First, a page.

[10 October 2014] -
Two of the 21st century’s greatest champions of children’s rights have been rewarded with the Nobel Peace Prize.
Malala Yousafzai and Kailash Satyarthi were jointly honoured by the Norwegian Nobel Committee for their work promoting access to education and the right of children to be free from exploitation in their native countries of Pakistan and India, respectively.
Yousafzai gained international fame after being shot by Taliban fighters for daring to campaign for girls’ rights to education in her home country.
Having survived the incident, she has gone on to make speeches at the United Nations and met world leaders including President Obama, in a bid to make her message heard across the world. Aged just 17, she is the youngest winner of the prize in history.
Satyarthi, 60, has led a peaceful movement against children in India being exploited for financial gain since 1980. The Save the Childhood Movement (Bachpan Bachao Andolan) has campaigned for new legislation to tighten restrictions on child labour in India, has led a successful movement to make the right to an education free and compulsory in the country and has worked to eliminate child labour and trafficking across South Asia. The campaign is believed to have helped as many as 80,000 children during the course of its existence.
The Nobel committee said Satyarthi had demonstrated the spirit of Mahatma Gandhi, while “he has also contributed to the development of important international conventions on children’s rights.”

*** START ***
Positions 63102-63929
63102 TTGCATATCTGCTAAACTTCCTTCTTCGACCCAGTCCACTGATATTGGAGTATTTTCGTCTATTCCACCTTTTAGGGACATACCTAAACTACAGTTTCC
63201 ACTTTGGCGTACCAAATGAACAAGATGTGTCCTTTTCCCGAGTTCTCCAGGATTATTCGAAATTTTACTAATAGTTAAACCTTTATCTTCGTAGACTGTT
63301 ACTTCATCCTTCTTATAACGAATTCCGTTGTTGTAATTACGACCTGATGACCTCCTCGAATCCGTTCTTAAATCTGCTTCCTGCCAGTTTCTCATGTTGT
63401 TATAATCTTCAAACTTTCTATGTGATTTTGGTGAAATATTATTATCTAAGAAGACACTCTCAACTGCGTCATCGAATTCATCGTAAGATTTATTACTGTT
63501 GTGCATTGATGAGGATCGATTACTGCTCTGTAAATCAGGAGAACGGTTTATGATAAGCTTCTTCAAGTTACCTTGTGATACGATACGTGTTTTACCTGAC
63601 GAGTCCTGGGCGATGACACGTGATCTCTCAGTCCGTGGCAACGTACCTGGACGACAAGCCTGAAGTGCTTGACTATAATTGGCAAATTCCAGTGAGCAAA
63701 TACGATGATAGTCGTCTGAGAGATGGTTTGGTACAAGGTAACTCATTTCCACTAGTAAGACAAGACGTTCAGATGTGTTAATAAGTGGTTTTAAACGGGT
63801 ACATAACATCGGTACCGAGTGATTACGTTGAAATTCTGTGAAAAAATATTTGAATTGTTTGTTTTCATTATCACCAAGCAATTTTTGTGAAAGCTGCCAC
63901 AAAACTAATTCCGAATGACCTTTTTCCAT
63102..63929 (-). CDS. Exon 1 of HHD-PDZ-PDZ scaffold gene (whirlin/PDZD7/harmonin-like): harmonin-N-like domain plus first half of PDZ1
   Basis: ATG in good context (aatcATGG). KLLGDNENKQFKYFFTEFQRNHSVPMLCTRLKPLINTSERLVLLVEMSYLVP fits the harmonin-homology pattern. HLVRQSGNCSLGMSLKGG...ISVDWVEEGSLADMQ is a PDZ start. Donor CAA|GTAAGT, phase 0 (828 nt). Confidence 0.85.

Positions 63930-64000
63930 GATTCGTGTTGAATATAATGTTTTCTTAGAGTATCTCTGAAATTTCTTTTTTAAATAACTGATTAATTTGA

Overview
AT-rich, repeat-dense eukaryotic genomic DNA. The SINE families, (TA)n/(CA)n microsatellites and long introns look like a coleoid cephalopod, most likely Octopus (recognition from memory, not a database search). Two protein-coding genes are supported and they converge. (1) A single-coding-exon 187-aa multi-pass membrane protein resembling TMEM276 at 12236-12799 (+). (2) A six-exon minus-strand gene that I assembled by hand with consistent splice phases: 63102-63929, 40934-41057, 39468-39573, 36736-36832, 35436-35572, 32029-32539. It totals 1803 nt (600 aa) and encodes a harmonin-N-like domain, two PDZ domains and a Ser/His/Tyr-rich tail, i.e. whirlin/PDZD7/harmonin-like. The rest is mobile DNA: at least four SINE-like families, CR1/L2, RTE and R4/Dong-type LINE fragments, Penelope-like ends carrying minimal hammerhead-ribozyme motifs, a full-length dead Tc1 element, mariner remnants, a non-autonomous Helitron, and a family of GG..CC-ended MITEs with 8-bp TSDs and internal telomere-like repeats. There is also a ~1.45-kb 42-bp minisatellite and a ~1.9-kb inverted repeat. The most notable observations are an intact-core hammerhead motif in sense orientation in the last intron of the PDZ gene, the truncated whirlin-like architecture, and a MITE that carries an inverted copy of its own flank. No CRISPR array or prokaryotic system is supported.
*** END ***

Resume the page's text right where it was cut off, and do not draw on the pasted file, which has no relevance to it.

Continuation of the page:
The news comes amidst increased tension between the Indian and Pakistani governments following the election of the Hindu nationalist Narendra Modi as India’s Prime Minister and continued fighting between Taliban and government forces in Pakistan.
Commenting on the nationalities of the joint-winners, the committee said it “regards it as an important point for a Hindu and a Muslim, an Indian and a Pakistani, to join in a common struggle for education and against extremism”.
The announcement falls on the 25th anniversary year of the UN Convention on the Rights of the Child coming into force.
The two winners beat off competition from a record 278 nominees to win the prize, including Chelsea Manning, Edward Snowden, Pope Francis and, controversially, Russian president Vladimir Putin.
Previous winners of the prize include Martin Luther King, Nelson Mandela and Aung San Suu Kyi.